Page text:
Holiday Cacti: Thanksgiving, Christmas & Easter (Part 1 of 3)
Last updated 11/21/2022 at 12:21pm
Gardeners, we are once again experiencing brisk weather, though it’s cold to me and looks as though it’ll be “hanging around” for more than a week. In preparation of rainy, colder temperatures, my first step sent me scrambling into the vegetable garden, harvesting vegetables and herbs, a few which don’t enjoy cold weather, such as English cucumbers and basil. After harvesting more than a bushel of cucumbers, I phoned friends and neighbors who would be interested in a share of the bounty.
Next step, shopping for a few grocery items at a local Bridge city store as I tend to stay indoors once cold weather arrives. While picking up “groceries”, I noticed a multi-tiered nursery rack loaded with an abundance of blooming Thanksgiving cacti in numerous colors. Always on the lookout to add new plants to my collection, each plant on the rack was thoroughly scrutinized. Several were noted to have one paramount characteristic: bloom buds well developed yet remain unopened. What a great find and at a very reasonable price! I conveniently failed to mentioned-replacement Thanksgiving cacti. I wanted to purchase new plants since last years’ purchases didn’t survive this Master gardeners heavy-handed watering technique! So, let’s dig into this week’s topic, Holiday cacti.
The images (illustrations) highlight differences between the three types of holiday cacti (Image courtesyworldofsucclents.com).
Holiday cacti are not like the instruments of torture or spiny plants growing in our succulent gardens. These cactus plants are epiphytes, originating from the tropical treetops of the rainforests and the natural forests of Brazil. These cacti produce beautiful blooms which vary in color from bright orange, red, and purple to subtle pink and white variations. There are three varieties which are considered holiday cacti: Thanksgiving (Schlumbergera truncata), Christmas (Schlumbergera bridgesii), and Easter (Rhipsalidopsis gaetneri). These three plants look remarkably alike, and require similar care, but as we closely inspect them there are differences to be noted.
The leaves of Thanksgiving cactus plants are flat and wide, with small, serrated edges. These plants often bloom in shades of pink, yellow, white, or red, which is notably a bright contrast to traditional fall décor. The blooms may last from two to four months, but for them to flower again the following year, the plant requires a dormant stage by providing it with less light and cooler temperatures.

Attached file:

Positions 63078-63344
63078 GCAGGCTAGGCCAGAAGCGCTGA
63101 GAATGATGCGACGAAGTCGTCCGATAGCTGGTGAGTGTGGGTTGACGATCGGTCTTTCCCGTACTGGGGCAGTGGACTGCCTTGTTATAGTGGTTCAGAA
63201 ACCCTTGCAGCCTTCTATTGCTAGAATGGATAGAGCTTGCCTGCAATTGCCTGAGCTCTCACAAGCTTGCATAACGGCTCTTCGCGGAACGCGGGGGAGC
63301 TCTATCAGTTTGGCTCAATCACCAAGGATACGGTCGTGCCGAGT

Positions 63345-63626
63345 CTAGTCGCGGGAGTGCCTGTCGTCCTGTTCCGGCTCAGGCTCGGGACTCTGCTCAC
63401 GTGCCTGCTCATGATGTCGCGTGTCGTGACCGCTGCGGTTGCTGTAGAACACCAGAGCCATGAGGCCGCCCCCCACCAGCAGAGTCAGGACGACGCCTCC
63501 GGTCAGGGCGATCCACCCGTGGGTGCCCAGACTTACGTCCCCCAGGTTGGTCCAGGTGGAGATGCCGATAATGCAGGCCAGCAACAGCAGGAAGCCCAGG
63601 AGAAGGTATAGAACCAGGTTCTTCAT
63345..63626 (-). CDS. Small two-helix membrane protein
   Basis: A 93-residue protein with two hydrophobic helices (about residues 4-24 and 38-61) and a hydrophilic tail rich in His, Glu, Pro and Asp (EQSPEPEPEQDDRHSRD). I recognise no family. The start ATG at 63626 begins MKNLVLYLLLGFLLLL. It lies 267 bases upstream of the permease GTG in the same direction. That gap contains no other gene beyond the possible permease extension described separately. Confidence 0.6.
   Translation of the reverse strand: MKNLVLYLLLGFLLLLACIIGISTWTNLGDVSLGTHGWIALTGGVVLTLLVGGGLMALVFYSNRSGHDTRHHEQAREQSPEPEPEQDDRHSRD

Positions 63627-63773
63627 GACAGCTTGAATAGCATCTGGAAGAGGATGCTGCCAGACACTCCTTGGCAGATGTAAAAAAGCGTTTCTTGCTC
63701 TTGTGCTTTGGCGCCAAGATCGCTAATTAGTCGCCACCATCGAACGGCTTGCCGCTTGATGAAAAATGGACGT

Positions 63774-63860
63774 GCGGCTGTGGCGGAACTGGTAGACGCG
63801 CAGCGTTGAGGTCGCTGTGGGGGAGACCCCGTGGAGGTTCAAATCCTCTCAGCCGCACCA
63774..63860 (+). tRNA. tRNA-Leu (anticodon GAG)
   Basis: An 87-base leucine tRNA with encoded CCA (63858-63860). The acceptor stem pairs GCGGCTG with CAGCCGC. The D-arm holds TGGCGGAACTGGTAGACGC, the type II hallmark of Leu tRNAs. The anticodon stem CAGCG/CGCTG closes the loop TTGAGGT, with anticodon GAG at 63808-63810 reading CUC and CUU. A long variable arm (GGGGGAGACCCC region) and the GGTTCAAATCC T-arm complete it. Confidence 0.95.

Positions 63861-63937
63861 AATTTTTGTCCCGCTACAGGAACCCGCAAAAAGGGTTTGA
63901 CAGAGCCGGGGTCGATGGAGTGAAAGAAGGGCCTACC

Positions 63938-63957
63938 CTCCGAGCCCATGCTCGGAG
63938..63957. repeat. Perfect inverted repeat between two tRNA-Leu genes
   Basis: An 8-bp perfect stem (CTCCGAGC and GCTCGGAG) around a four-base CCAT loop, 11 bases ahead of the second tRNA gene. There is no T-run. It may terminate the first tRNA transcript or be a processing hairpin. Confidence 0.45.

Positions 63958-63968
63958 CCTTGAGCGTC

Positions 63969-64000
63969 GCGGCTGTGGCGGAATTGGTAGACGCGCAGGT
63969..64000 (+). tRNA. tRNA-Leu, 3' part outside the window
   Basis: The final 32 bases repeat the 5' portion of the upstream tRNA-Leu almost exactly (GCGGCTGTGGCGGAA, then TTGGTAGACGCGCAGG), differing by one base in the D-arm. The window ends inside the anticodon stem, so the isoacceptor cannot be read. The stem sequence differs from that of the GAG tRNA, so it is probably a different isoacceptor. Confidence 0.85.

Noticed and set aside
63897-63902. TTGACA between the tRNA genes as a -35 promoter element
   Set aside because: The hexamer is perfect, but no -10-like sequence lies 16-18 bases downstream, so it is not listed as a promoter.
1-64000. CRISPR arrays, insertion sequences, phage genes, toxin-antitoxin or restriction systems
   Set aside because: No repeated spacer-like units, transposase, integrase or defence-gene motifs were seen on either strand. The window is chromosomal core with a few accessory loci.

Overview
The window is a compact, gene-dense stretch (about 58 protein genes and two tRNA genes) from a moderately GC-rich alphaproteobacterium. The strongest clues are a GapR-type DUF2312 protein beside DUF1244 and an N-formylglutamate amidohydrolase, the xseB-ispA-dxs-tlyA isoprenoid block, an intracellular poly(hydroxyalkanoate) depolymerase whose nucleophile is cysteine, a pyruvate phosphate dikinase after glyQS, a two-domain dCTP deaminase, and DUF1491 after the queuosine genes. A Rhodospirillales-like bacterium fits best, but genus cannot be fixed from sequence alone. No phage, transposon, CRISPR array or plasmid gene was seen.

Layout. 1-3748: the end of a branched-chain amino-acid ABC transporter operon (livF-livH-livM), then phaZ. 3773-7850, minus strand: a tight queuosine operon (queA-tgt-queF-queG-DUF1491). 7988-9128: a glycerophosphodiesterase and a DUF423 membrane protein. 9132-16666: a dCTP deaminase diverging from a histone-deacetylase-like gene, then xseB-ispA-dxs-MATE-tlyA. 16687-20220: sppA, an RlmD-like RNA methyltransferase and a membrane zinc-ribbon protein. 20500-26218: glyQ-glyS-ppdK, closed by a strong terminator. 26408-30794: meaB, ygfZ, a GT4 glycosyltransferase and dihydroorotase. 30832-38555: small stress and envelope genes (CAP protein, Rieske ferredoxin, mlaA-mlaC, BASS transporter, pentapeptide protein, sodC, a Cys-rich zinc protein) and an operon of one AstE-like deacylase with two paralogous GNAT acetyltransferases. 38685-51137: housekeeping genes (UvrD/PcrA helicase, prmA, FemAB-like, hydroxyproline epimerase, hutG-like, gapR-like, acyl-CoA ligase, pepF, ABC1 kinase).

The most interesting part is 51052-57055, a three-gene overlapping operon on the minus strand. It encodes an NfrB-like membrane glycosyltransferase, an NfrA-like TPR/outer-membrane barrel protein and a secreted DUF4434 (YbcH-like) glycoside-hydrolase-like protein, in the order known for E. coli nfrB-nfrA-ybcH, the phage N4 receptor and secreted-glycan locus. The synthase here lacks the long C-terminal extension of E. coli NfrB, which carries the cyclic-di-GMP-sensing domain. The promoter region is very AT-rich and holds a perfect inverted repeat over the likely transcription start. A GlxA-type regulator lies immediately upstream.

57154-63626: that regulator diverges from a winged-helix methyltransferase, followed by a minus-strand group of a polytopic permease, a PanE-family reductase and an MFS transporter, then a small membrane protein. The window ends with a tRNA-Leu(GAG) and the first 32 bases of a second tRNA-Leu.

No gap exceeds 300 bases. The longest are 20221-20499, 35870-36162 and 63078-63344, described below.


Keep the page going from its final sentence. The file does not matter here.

The most important aspect to consider while caring for a Thanksgiving cactus is watering. Carefully provide the amount of water necessary to keep the soil moist. The soil needs to remain moist, but it will not tolerate being overly saturated or having “wet feet”. These plants grow naturally in the tops of the trees, where there is less moisture and more sun. Further, these plants enjoy the sun, but direct sunlight is not required. High humidity encourages this plant to thrive, which is the way these plants are found in nature.
Prune the plants during the summer months to prepare them for their Thanksgiving blooming period beginning in September. During this time, the plant requires 12 hours of darkness a day. Propagation of the plants is easy and begins with a stem having a few leaves attached. It is imperative to allow the stem to callus for a few days (1 to 3 days) before planting the cutting into moistened soil. Place a clear plastic tent over the cutting to increase the humidity level around the plant cutting and secure to the pot with a rubber band. Remove the plastic tent every couple of days to allow the cutting to have fresh air for an hour or so, and in three weeks the cutting will take root. Normally, it will take 2 or 3 years for cuttings to bloom.
Next week, part 2 in this series, we will continue the discussion of holiday cacti: Christmas cactus. So long for now fellow gardeners.
If you have specific gardening questions or would like more information, contact the Orange County Master Gardeners Helpline: (409) 882-7010 or visit our website: https://txmg.org/orange, Facebook: Orange County Texas Master Gardeners Association or Email: [email protected]